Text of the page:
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Anatomy of a Phishing Email
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Anatomy of a Phishing Email

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  • 1. Anatomy of a Phishing Email
  • 2. Spamming for money2 phish·ing/ˈfi shiŋ/ - noun: The fraudulent practice of sending emails purporting to be from legitimate companies in order to induce individuals to reveal personal information © 2003-2012 Identity Theft 911, LLC. All Rights Reserved - Confidential July 13, 2012
  • 3. 3 An inbox hand grenade This is what a phishing email can look like if your email client is set to display text only. © 2003-2012 Identity Theft 911, LLC. All Rights Reserved - Confidential July 13, 2012
  • 4. 4 Looks can be deceiving And here it is loaded in rich-text or HTML. Odds are your email is set up so that a phishing email could look a lot like this. Seems official? © 2003-2012 Identity Theft 911, LLC. All Rights Reserved - Confidential July 13, 2012
  • 5. 5 A closer look Notice the To: and Cc: boxes aren’t filled in. And while it claims to be from Wells Fargo, the email address appears to be from “activation.” © 2003-2012 Identity Theft 911, LLC. All Rights Reserved - Confidential July 13, 2012
  • 6. 6 Not my number See how they’ve tried to make the VISA number look like something you’d recognize? Well, on most credit cards it’s the last eight numbers that are unique. © 2003-2012 Identity Theft 911, LLC. All Rights Reserved - Confidential July 13, 2012
  • 7. 7 Obvious no-no No bank or legitimate business will ask for personal information in an email. It’s a clear sign the message is a scam. © 2003-2012 Identity Theft 911, LLC. All Rights Reserved - Confidential July 13, 2012
  • 8. A deeper look8  The scammers get sophisticated. The Wells Fargo logo has an official SSL certificate, a widely accepted method for ensuring a secure connection. That means the bad guys mined the Internet for official company graphics to include in the con. © 2003-2012 Identity Theft 911, LLC. All Rights Reserved - Confidential July 13, 2012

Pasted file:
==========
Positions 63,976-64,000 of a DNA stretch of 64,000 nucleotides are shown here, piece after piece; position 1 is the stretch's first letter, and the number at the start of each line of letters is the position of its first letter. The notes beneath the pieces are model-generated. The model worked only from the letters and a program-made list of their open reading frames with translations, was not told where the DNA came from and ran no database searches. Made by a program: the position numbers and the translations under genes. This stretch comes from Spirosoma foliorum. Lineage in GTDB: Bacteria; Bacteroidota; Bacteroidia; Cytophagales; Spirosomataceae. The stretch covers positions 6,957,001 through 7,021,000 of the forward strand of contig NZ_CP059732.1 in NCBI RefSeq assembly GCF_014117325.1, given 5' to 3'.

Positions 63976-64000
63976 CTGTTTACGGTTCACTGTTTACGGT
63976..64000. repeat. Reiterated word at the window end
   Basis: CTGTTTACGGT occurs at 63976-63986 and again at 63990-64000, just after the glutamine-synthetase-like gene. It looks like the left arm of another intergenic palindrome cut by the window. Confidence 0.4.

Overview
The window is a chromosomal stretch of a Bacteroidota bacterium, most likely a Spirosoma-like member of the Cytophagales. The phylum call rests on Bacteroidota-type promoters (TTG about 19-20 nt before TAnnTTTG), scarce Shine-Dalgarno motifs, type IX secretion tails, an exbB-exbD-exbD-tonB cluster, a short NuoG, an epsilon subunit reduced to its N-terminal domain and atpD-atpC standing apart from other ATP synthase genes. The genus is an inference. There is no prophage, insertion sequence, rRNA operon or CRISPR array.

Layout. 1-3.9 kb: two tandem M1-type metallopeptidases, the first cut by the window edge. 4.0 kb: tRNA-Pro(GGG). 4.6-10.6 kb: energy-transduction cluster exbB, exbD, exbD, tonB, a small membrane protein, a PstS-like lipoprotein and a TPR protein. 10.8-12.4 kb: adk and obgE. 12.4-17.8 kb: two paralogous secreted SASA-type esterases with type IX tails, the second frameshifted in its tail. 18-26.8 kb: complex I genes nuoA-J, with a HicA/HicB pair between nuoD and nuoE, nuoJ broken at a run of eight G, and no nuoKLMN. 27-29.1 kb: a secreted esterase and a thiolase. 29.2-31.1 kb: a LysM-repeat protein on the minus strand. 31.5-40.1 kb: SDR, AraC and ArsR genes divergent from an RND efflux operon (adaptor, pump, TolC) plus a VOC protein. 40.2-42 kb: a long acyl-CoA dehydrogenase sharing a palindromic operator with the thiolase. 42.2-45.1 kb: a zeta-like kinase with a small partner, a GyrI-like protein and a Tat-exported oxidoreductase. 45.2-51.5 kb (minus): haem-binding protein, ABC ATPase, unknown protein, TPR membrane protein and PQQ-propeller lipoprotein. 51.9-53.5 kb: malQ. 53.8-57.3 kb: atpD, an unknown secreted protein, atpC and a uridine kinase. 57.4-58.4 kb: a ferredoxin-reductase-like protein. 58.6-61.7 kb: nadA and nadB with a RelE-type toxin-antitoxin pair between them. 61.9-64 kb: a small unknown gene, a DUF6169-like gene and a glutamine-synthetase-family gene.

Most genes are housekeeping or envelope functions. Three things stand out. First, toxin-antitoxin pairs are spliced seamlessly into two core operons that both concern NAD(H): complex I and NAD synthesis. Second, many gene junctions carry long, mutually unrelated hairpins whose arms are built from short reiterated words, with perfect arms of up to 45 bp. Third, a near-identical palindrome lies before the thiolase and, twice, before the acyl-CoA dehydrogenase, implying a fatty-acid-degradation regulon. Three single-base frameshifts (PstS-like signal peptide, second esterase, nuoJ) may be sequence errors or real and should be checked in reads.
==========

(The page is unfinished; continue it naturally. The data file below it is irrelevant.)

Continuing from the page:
• 9. Verified, but not9  The SSL certificate is verified, meaning it has been officially recognized as Wells Fargo.  But that only applies to the logo. So if you dissect your messages for authenticity, be careful. It’s easy to be misled. © 2003-2012 Identity Theft 911, LLC. All Rights Reserved - Confidential July 13, 2012
  • 10. 10 The evil code Looking at the email code, you can see information wouldn’t be sent to Wells Fargo, but to PayPal. It’s designed to automatically pull money from your account, through PayPal, presumably to the hackers’ account. © 2003-2012 Identity Theft 911, LLC. All Rights Reserved - Confidential July 13, 2012
  • 11. The reroute game11 The scammers are also trying to mask their steps by pumping your information through a masked web address: http://0x185AED0A/T/w.php © 2003-2012 Identity Theft 911, LLC. All Rights Reserved - Confidential July 13, 2012
  • 12. Use your judgment12 The best defense against these phishing attacks is sound judgment. If it doesn’t feel right, it probably isn’t. Simply pick up the phone, call your bank or business, and ask them to work with you over the phone. © 2003-2012 Identity Theft 911, LLC. All Rights Reserved - Confidential July 13, 2012
  • 13. Take action13 If you’ve fallen for a phishing scam, you’re not alone. Call your bank, credit union, insurer, financial planner or attorney to see if they provide identity theft protection. © 2003-2012 Identity Theft 911, LLC. All Rights Reserved - Confidential July 13, 2012
  • 14. Help is out there14 Call Identity Theft 911 at 1-888-682-5911. © 2003-2012 Identity Theft 911, LLC. All Rights Reserved - Confidential July 13, 2012